This article appeared in the Bexhill Observer on 17th September 1987. It gives an excellent detailed account of Normanhurst during the First World War.

“Normanhurst was the focus of local interest for visitors, and sightseers from Hastings came regularly to marvel at the mansion built in the style of a French chateau, whose grandeur proclaimed the wealth of its owners. Built to command a view of the Channel, with its octagonal tower and prospect balcony, lakes and parkland, it was the centre of a 3,000 acre estate. Inside there were reception rooms that could be turned into a ballroom for fancy dress parties, a splendid Pompeian Room, a chapel and a museum. Beyond the house stood the bachelors quarters, model farm and extensive stabling, entered by an arch with a clock tower.

Spring was the best time for a visit: then the rhododendron avenue, leading down to the chain of lakes, was a source of wonder.
The Bachelor Quarters, to the north of the mansion itself, were built by the Brassey’s for their son, Thomas Allnut Brassey, for his 21st birthday in 1884. Tab, as he was called, was also given a covered tennis court, 110 feet by 49 feet – the size is important for this story. This he chose in preference to a yacht.

Just before the First World War, Lord Brassey, then 78, was too old to manage the 3,000 acre Brassey estate: the patriotic response had to come from his son Tab. Now Lord Hythe, Tab responded to Kitchener’s appeal for 100,000 men by taking command of the 2nd Kent Yeomanry. His wife, Lady Idena, set to work with local support to turn Normanhurst into an Army hospital.

By Summer 1914, preparations for war were already underway. Voluntary Aid Detachments had been formed in Sussex and on June 27th there was a Red Cross Field Day at Normanhurst. The “field of action” extended from the village of Catsfield to the indoor tennis court, at the north end of Normanhurst, a distance of 1½ miles. A troop of Sussex Yeomanry engaged in a “fight” near Catsfield. The more serious cases of the wounded were conveyed to the two base hospitals on motor ambulances or farm waggons equipped for carrying stretchers.

The Battle women’s hospital was in tents, the Catsfield Detachment’s, under lady Idena, was situated in the covered tennis court, whose 110 by 49 feet were transformed into a ward, nurses quarters and kitchens.
But it was not until June 1915, that their efforts and patience were rewarded and the first convoy of wounded arrived at Normanhurst.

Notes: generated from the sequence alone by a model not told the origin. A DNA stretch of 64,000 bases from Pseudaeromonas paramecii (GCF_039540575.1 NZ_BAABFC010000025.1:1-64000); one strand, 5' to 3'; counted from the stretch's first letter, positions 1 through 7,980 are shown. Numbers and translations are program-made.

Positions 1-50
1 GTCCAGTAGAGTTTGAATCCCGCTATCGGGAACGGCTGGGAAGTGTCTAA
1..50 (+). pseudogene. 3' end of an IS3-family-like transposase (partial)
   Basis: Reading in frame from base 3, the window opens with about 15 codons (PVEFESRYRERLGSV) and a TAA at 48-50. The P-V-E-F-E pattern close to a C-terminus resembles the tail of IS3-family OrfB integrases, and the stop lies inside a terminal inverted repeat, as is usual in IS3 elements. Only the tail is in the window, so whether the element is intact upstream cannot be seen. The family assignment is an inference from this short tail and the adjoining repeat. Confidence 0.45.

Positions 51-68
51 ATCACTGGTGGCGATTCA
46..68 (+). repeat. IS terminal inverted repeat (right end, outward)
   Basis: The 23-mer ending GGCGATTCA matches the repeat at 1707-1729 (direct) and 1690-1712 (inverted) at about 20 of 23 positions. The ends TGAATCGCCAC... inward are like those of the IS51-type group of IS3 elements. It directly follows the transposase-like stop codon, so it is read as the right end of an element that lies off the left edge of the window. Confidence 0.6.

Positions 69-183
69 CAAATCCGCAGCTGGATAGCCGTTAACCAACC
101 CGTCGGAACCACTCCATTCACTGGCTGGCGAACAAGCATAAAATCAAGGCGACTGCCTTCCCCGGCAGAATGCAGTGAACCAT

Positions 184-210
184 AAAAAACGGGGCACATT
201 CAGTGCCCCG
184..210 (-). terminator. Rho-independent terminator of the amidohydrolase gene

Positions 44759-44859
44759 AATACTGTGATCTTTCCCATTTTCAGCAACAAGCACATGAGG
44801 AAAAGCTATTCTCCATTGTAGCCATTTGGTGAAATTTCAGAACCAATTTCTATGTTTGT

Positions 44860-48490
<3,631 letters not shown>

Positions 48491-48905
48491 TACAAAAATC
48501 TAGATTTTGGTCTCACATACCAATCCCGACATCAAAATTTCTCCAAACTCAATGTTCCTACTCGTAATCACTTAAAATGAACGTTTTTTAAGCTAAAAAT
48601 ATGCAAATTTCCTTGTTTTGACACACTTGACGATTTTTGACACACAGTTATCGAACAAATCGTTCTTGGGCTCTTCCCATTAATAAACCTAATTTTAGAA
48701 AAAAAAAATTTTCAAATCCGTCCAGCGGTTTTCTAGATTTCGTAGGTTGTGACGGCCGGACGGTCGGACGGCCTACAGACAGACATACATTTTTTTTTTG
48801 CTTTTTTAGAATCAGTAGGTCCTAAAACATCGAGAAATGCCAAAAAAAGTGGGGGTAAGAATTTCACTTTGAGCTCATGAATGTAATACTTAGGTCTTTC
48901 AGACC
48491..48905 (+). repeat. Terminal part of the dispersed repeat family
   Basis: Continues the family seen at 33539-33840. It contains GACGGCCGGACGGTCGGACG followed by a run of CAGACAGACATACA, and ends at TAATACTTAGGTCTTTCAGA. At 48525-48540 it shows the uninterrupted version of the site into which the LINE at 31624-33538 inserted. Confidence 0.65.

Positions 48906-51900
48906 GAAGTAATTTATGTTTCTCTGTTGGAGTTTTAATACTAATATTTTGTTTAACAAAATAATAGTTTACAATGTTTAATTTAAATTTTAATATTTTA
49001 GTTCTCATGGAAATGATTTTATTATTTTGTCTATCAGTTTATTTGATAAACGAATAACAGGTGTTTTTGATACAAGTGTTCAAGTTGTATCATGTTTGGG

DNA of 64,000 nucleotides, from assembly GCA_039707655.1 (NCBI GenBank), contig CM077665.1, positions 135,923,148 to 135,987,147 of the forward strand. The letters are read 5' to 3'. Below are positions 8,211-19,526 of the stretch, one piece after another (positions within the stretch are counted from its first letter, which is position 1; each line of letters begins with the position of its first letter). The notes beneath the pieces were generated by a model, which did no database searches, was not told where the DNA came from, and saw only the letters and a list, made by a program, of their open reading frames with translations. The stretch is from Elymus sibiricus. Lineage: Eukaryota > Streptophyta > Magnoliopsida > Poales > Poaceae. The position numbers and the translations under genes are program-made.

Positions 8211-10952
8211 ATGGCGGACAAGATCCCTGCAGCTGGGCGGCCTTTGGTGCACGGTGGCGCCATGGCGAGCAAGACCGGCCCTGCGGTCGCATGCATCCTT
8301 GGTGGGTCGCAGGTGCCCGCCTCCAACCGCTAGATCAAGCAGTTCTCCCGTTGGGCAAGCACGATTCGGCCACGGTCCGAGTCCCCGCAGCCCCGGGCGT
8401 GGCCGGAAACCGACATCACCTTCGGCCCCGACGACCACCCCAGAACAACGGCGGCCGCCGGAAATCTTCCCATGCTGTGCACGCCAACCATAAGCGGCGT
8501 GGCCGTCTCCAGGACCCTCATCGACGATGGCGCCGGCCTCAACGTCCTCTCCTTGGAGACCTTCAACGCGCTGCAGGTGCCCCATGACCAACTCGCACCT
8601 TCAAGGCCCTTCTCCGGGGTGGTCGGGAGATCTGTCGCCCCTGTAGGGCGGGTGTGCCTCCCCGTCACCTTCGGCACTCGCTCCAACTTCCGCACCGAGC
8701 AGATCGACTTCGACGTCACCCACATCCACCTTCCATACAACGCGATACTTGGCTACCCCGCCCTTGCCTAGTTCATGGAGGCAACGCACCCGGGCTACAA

A contemporary account describes what the ladies of Catsfield V.A.D. Sussex 112 had achieved.

“The main building was divided in half by a tall green screen, which formed two very convenient and beautiful wards, the colour scheme being on one side green and on the opposite side pink. There was also accommodation in the veranda outside for nine or ten of the cases most suitable for open-air treatment. No building, in fact, designed for other purposes, could have lent itself more completely to this undertaking: and when the adjoining kitchen, Quartermaster’s store, dispensary, and linen rooms, had been taken into consideration, the impression was that of concentrated activity and efficiency welded together by an all-pervading sense of harmony and peace.”

It was a warm and friendly place, and an efficient one. In 1916, Mr Tichurst performed a large number of operations in the newly equipped operating theatre. Mr Warwick Deeping, the doctor and novelist, also helped during his short stay in Battle. On Christmas Day there was a message from the King, a Church service, Christmas dinner and a visit from Father Christmas on the wards at 6.00 pm. These festivities continued until the end of the month.

One of the soldiers who received a present wrote sixteen months later from a V.A.D. Hospital in Cambridge to describe how it had saved his life.

“I am very pleased to tell you that the cigarette case I received from your Hospital, Christmas, 1916, was the means of saving my life, as it turned the bullet, and it missed my heart by a quarter of an inch.”

During 1917, there was an unfortunate accident, when on August 5th a convoy of sixteen stretcher cases was being brought from Hastings. One of the cars, which apparently was racing for the first place on the road when leaving Hastings, struck a lamppost while trying to pass a tram, killing one of the patients instantaneously, and injuring two others so severely that one had a narrow escape and the other took several days to recover from the shock.

Christmas 1918 was a particularly grand affair. Tab and Lady Idena had no children, their heir Edward Brassey Egerton had been killed in the trenches, so it fell to their remaining nephews and nieces to produce the grand Victorian tableau which paraded through the wards with Father Christmas. The indefatigable Miss Raper played Britannia, the Allies, the Navy, the Army and Peace were the young Egertons and Myddletons. Patients and guests received presents from their luggage. Finally a hilarious lucky dip brought the evening to a close.

Years later, after another world war had brought German prisoners and Canadian soldiers to a near-derelict Normanhurst Court, a member of an old Catsfield family, George Gurr, was asked the way to Normanhurst by a passing motorist. He explained that the house had been demolished in 1951 when the estate passed out of the immediate Brassey family.

As they talked, the motorist revealed that he was an old soldier, returning to visit the hospital where he had been treated in the First World War. They exchanged reminiscences: George’s father had worked on the estate, so he remembered it all well from his childhood days.

The old soldier then asked George if he knew the little boy the soldiers had given their “good night sweets” supplied by Lady Idena. George laughed, of course he did, he remembered the sweets very well indeed – he was the little boy!”.

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